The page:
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I'm working with some x86 CPU's with ECC RAM.

We have some memory testing code that can test the memory and check the relevant Machine Check registers for corrected ECC errors. Using the ECC information, we can find which DRAM chip is bad.

However, with larger bit failures that ECC cannot correct, for instance an entire 8-bit DRAM chip failing, the system simply crashes because the code that's supposed to detect that error and report it is running in memory itself. When you're missing 8-bits the instructions simply can't be read anymore.

Could a solution to this be to write memory testing code that exclusively resides in the CPU cache using the BIOS initialization cache-as-ram technique?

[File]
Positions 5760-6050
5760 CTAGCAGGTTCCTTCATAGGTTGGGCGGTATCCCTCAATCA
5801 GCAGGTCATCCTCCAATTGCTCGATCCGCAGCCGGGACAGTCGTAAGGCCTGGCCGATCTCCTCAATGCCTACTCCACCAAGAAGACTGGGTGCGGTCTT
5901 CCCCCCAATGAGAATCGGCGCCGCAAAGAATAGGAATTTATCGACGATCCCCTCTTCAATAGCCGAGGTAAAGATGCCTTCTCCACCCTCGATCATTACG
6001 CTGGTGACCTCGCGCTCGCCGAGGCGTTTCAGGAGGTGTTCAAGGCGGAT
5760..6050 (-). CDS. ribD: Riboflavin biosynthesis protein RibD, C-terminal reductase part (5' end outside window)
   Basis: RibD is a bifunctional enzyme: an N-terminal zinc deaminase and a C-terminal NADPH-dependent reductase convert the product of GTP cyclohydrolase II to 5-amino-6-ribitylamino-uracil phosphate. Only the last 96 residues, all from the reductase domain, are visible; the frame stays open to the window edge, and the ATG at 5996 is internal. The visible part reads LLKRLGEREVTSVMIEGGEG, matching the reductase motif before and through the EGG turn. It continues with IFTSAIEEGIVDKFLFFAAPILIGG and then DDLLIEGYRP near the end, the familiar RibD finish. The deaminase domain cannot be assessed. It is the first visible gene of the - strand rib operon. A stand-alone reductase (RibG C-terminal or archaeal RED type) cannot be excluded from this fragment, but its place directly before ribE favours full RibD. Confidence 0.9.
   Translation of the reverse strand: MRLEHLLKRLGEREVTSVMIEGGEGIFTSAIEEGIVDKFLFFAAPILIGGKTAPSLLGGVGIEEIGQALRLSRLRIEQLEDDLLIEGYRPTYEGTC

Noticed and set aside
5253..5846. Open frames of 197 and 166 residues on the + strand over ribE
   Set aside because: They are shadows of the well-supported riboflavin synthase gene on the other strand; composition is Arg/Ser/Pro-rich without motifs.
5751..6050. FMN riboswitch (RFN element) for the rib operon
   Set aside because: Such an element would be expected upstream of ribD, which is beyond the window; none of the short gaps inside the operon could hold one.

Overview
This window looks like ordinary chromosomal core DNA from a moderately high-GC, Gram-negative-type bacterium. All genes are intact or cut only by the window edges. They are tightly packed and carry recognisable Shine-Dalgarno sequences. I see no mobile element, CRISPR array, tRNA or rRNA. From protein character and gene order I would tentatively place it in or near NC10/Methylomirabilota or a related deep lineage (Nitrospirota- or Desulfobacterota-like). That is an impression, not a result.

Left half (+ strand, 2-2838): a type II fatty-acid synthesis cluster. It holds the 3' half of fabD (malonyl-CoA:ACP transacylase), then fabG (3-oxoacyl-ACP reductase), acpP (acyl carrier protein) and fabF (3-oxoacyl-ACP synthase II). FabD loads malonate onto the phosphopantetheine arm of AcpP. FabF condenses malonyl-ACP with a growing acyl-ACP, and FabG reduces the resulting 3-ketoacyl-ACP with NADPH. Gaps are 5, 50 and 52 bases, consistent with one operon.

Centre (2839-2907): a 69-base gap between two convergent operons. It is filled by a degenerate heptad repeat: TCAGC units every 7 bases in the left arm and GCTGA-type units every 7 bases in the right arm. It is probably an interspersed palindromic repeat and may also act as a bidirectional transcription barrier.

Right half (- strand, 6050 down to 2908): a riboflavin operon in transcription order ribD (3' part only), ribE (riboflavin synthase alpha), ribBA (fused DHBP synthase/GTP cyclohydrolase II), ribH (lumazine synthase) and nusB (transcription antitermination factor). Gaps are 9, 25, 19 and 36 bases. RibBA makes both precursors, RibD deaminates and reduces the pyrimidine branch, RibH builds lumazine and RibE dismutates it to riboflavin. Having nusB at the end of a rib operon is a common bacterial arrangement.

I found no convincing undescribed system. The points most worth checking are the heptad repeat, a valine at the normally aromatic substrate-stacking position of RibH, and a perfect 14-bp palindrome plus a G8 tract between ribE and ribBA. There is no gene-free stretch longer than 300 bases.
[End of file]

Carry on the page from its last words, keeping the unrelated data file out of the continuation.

That way no memory failure could take down the code and any problems with physical memory, however large, can be detected.

Is this possible?

  • I’m not sure that fixes my problem. Regardless where I load my program in memory, if an entire DRAM chip in the rank goes down, the system will crash without being able to report the memory failure. A word is read/written across all chips in the rank, like raid0, so if one goes down the data is completely lost. – Matviy Kotoniy Aug 21 '19 at 20:57

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